What Can We Do?
The Amazon rainforest is burning, and it’s upsetting. Large clearances are occurring to make way for cattle farming. There’s a lot of hysteria regarding the burning in the Amazon, and for a good reason. The Amazon rainforest is rich with biodiversity and is a significant carbon sink. A study in 2014 found that in a typical year, the Amazon can absorb around 2.2 billion tons of carbon dioxide from the atmosphere, and releases approximately 1.9 billion tons of carbon through the decay of old trees.  This study, however, didn’t take either deforestation or forest fires into account.
The obvious solution should be to prevent further burning and start reforestation in the affected areas. The Brazilian government has now banned forest clearances, yet in only the first two days following the ban, 40,000 fires were started.  Local people need to farm in the Amazon to eat and make a living. As far removed as we are in the west, there is only so much we can physically do to help mitigate the climate impact of this.
In this article, I propose focusing on the things we can affect, despite being half a world away. The changes may seem small and might be meaningless in the grand scheme of things, but a large group of people making small differences will add up. Really, who wants to sit around pondering the climate catastrophe without even trying to make a change?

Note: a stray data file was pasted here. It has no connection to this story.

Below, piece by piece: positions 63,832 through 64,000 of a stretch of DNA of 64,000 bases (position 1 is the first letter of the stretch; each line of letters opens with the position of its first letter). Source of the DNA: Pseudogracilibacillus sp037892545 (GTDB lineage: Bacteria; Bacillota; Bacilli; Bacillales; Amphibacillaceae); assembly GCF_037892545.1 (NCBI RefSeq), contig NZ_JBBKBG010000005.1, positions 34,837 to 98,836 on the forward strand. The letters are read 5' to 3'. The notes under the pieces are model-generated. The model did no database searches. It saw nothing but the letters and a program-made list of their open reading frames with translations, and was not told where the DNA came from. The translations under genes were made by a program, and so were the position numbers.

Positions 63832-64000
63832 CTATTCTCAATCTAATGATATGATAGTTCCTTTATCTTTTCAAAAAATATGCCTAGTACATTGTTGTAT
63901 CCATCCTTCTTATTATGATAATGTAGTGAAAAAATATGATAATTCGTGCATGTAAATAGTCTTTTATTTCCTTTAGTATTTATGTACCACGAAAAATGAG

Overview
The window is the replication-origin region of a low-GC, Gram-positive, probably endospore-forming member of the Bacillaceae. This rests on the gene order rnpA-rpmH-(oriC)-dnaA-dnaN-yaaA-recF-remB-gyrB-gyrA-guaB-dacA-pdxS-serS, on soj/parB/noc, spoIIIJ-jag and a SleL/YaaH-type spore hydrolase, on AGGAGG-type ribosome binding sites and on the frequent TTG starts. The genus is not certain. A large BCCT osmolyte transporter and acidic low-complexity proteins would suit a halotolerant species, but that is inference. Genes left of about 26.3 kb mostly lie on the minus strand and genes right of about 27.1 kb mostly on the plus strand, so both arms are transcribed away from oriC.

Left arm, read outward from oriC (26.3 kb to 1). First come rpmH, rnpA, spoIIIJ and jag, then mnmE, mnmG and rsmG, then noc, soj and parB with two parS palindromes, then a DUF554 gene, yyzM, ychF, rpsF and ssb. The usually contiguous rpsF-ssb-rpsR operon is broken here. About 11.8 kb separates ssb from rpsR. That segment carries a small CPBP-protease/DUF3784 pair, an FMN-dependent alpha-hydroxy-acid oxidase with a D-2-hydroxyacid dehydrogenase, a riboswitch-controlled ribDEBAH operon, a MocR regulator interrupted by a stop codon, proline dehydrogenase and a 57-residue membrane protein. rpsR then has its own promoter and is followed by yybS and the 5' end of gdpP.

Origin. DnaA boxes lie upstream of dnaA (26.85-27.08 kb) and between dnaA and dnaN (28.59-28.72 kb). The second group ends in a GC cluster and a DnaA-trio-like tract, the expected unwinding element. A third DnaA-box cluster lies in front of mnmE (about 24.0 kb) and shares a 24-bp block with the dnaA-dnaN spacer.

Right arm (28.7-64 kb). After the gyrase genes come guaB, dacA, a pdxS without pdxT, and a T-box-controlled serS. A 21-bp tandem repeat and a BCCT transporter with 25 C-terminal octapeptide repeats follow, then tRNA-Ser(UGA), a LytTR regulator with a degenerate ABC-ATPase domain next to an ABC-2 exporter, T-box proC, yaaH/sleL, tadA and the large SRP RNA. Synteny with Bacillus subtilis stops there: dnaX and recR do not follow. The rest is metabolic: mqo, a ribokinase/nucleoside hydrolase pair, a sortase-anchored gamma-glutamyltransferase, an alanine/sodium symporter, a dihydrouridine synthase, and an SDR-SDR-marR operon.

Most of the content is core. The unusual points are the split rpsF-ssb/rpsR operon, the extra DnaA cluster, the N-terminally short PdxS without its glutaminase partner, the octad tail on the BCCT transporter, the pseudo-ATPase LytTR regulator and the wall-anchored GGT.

The good news is we can plant trees! In 2018/2019 the UK the government has funded a massive 2 million trees through woodland creation schemes.  The woodland trust encourages both community-led projects and businesses to get involved in planting trees. They are open for applications from communities for FREE planting packs for next year (March 2020) to help make Britain a little bit greener and a little bit cleaner. Click the link here to make an application. 
If you don’t have permission to plant trees on land near you, consider using services such as Ecosia. Ecosia is a free search engine that is run entirely on renewable energy. They use revenue from ads to plant trees in areas that need them across the globe, including South America! 
Other services such as the Forest app, allow users to collect coins in-game and purchase the planting of a real tree. 
The WWF has listed conversion to agriculture as a significant driver for deforestation in the Amazon. Not only is land being burned to make room for cattle ranching, but there is also a rising demand for palm oil and soy.  Reducing our consumption of products containing these ingredients may help to curb the market need and therefore prevent further deforestation.
There is also the potential for more successful projects to enrich virtually lifeless plots of land with organic matter. Two researchers, Daniel Janzen and Winnie Hallwachs, organised for a Costa Rican juice company to deposit 12,000 tonnes of orange peels in 1997. Fifteen years later the land yielded more productive soil, higher biomass and a greater variety of tree species than nearby untreated plots.  Could this be repeated in efforts to rewild other parts of the world?
Please leave a comment if you have any other potential solutions or mitigation strategies on this topic.